Multiple test correction for several independent DVs?


A researcher I know recently was asked by a reviewer to correct their results for multiple comparisons.

They ran four linear regression models with the same data for the independent variables (the same 4 IVs in each model), but different outcome measures for each model (these were all conceptually distinct DVs). They pre-planned their analysis but did not pre-register.

They are using frequentist null hypothesis significance testing and the results will be significant in either case - the issue is whether it is correct to do multiple test correction in this case. A senior researcher in the area says that it is not at all common in this research community to correct for multiple comparisons unless you think the DVs are strongly correlated with each other.

What should they do in this case? I had never heard of the dependence of the outcome measures mattering for this, but this post seems to possibly indicate that they are correct?

I’d love to learn more about this since I will probably run across this in my own research. Is there any accessible textbook or online resource that covers this problem?

All the best, and thank you for any help you can provide,
Jacob Ritchie

You might find this older post, with a section on multiple comparisons by Dr. Harrell helpful:

Taking for granted that all analyses are to be conducted within the frequentist perspective:

If the comparisons were specified ahead of the data analysis, the consensus is that no adjustments are necessary. This makes sense a if decision based on the experiment is to be used only for the purposes of the experimenter. An interesting dilemma is whether a party not part of the design phase should accept this argument. I’m not sure if there is a consensus on that. Don’t be surprised if you receive resistance to the prespecified hypotheses argument.

For post hoc hypotheses, there are a number of methods. Older work focus on control of the Family Wide Error Rate (FWER); since the 1995 Benjamini and Hochberg paper, newer methods focus on the False Discovery Rate (FDR). There are interesting relationships between the methods, with the FDR controlling the FWER in a weaker sense, but providing more power.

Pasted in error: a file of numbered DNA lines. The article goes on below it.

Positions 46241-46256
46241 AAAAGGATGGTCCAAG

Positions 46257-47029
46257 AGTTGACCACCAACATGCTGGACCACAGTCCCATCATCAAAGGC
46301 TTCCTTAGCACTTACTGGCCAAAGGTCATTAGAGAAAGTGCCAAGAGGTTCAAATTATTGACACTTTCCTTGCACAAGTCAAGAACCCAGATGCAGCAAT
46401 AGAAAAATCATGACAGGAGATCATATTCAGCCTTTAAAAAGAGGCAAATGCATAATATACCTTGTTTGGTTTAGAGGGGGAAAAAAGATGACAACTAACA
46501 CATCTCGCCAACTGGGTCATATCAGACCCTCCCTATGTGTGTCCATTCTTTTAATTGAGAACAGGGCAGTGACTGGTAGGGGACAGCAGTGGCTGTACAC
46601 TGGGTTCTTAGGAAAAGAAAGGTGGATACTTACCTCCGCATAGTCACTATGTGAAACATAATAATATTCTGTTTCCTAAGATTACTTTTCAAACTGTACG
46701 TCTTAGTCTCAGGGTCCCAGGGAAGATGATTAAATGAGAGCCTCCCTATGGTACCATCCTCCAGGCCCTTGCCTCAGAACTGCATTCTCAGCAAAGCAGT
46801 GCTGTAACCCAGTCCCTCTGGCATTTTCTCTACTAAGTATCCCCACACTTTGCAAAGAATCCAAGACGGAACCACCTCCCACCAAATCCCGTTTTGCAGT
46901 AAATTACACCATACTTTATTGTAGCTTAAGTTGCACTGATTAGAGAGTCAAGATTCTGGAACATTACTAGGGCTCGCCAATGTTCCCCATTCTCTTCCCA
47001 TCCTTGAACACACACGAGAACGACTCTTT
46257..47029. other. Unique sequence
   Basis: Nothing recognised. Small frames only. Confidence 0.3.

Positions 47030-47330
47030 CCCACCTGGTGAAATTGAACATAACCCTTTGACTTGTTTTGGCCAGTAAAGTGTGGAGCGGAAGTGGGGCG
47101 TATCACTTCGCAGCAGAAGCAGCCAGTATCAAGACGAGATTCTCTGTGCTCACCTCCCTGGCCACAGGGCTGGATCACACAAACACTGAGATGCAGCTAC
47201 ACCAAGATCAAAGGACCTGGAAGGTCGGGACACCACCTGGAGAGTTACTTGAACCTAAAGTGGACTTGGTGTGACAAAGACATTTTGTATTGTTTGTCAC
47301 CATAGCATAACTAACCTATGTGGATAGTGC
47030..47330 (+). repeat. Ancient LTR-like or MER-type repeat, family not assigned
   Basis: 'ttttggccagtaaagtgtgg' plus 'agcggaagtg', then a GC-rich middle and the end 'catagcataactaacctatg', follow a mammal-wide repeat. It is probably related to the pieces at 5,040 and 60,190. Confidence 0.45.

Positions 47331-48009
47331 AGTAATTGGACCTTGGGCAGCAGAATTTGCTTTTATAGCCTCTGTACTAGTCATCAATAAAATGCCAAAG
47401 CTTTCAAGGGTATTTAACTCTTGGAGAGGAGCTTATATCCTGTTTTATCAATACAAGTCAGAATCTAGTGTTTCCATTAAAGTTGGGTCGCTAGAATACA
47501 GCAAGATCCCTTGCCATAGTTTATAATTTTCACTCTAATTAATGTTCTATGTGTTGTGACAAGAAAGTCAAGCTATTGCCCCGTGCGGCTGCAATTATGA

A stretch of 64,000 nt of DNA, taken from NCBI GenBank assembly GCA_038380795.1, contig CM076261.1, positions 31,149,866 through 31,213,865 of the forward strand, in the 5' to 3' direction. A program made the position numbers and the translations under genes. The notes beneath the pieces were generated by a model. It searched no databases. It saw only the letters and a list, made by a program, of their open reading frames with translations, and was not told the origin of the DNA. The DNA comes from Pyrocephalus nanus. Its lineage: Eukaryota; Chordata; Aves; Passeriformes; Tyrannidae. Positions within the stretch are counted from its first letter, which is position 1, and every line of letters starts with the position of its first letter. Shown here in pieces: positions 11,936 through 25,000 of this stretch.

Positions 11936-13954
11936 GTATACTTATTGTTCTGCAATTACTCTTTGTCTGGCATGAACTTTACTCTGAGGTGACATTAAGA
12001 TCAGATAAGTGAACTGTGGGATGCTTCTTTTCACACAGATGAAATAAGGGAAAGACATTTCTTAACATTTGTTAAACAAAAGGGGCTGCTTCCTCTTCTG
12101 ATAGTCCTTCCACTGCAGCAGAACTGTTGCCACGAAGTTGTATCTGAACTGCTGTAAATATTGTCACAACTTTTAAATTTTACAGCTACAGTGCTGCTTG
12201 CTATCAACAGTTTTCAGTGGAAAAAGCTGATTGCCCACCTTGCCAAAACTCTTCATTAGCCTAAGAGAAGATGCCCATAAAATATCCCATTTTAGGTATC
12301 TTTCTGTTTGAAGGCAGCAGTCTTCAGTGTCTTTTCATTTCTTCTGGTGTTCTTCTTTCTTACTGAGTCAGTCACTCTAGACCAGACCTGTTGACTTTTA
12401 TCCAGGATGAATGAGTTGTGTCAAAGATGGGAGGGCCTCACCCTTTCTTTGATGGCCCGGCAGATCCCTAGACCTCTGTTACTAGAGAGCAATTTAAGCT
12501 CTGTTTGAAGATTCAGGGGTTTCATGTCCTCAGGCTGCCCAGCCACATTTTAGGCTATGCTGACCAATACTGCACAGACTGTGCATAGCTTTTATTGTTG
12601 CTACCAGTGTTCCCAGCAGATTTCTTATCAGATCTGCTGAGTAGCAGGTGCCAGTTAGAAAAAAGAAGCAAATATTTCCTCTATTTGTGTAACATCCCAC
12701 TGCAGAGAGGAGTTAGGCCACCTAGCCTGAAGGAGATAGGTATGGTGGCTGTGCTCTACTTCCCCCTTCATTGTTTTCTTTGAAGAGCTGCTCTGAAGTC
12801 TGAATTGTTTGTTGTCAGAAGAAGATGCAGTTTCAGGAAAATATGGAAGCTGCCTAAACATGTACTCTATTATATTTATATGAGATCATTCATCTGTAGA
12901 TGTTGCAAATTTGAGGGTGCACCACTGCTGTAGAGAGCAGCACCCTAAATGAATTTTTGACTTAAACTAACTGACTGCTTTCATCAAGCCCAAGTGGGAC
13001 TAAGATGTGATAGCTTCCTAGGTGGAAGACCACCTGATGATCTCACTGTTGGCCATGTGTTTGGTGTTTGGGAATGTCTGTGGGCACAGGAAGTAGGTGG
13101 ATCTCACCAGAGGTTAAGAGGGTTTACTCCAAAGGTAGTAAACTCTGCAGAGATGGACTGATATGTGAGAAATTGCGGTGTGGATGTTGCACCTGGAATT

I’m not exactly sure when we can substitute FDR control for FWER control. It seems that the FDR is more appropriate for the exploratory stages of research (ie. GWAS studies looking at thousands of test results), while FWER is more important in the later stages of confirmation.

Some references (in no particular order):
Cook, RJ; Farewell, VT (1996). Multiplicity Considerations in the Design of Clinical Trials Journal of the Royal Statistical Society Vol 159 No. 1 Pages 93-110. (Referenced in multiple posts by Dr. Harrell).

Westfall, P; Young, S. (1993) Resampling-Based Multiple Testing: Examples and Methods for p-Value Adjustment. Wiley Series in Probability and Mathematical Statistics

Hochberg, Y; Tamhane, A. (1987) Multiple Comparison Procedures. Wiley Series in Probability and Statistics

Benjamini, Y; Hochberg, Y. (1995) Controlling the False Discovery Rate: a Practical and Powerful Approach to Multiple Testing. Journal of the Royal Statistical Society: Series B (Methodological) Vol. 57, No 1. (Landmark paper describing False Discovery Rate control and the relation to other methods)